A dog’s teeth are a set of highly mineralized living tissues used by mammals to hold, tear, and chew. They are significant not only for eating, but also for protection. The teeth even play an important role in keeping the tongue safely moist inside the mouth. Although teeth have different shapes and functions, each still shares the same structural anatomy. There are two basic components the crown (located above the gums) and the root (located below the gums). A dog’s teeth may have more than one root such as the largest premolar identified as the carnassial tooth that has three roots. The innermost portion of a dog’s tooth is the root canal a naturally occurring space within a tooth that consists of the pulp chamber. This chamber consists of blood vessels and nerves including a small channel known as a lateral canal. Surrounding this chamber is the dentin that provides the structure for most of the tooth. The shiny, protective enamel covers the outer part of the crown, which is the visible portion of the tooth. The roots of the tooth are firmly held into the jawbone with the periodontal ligament. This strong sheath of tissue “glues” the tooth root to the surrounding bone known as the alveolar bone that forms a socket for the tooth. The gum tissue overlying the base of teeth is called the gingiva.


Pulp: The pulp is at the center, or core of the tooth, and consists of connective tissue, nerves, and blood vessels that nourish the tooth. Most of the nerves and blood vessels to the tooth enter through the apex (bottom) of the root. Special cells in the pulp, called “odontoblasts” form dentin.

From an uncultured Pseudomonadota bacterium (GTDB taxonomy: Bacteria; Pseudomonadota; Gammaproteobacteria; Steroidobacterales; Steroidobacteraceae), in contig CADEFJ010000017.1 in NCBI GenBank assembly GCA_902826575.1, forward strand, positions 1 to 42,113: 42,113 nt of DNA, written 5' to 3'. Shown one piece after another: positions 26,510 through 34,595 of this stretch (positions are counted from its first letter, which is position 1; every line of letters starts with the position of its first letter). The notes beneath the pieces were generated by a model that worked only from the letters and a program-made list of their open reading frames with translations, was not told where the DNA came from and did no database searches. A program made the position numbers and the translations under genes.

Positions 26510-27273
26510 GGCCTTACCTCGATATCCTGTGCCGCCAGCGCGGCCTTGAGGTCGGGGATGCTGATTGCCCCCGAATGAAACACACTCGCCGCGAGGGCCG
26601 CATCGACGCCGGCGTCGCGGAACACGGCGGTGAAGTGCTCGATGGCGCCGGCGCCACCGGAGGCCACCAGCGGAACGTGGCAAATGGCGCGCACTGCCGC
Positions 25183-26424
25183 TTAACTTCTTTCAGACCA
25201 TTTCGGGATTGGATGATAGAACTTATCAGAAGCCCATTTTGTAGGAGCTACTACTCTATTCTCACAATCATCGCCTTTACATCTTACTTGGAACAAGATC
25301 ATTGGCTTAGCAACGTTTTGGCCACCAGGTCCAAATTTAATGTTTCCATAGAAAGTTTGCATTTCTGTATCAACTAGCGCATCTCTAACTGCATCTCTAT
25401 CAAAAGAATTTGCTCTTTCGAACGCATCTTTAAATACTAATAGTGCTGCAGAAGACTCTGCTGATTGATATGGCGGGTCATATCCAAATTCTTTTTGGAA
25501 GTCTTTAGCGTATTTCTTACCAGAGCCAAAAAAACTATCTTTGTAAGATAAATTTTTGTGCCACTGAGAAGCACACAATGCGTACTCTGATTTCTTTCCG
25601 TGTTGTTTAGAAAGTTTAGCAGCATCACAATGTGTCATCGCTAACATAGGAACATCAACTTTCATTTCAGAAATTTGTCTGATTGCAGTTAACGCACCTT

Dentin: The majority of the tooth is made up of dentin, which surrounds the pulp. Dentin is as hard as bone but softer than enamel. Dentin is a tissue that can detect touch, heat, and cold. Primary dentin is dentin that is formed before tooth eruption; secondary dentin is dentin that is continually formed throughout the life of the tooth. As the secondary dentin forms, the pulp chamber reduces in size. The dentin of the crown is encased in enamel and the dentin of the root is covered by cementum (see explanation below).

Enamel: Enamel is the hardest tissue in the mammalian body and is formed before tooth eruption. Just before the tooth erupts through the gums, the formation of enamel stops and is lost gradually over the life of the tooth. Although enamel is very hard, it is brittle, too, often subject to chipping.
The tissues that surround the teeth are called the “peridontium” and consist of the alveolar bone, periodontal ligaments, cementum, and gingiva.

Alveolar Bone: The alveolar bone forms the jaw and the sockets into which the roots of the teeth extend.

Periodontal Ligaments: This tough tissue helps to hold the tooth in the socket. It attaches to the cementum of the tooth and the alveolar bone.

Cementum: Cementum is hard, calcified tissue that covers the dentin of the root and is slowly formed throughout the life of the tooth. It assists in supporting the tooth in the jaw and in root repair.

Gingiva: The gingiva, also called the “gums,” is the soft tissue that covers the rest of the peridontium.

Lateral Canal: The lateral canal is a very small channel that connects the root pulp to the periodontal tissue through which small blood vessels run.


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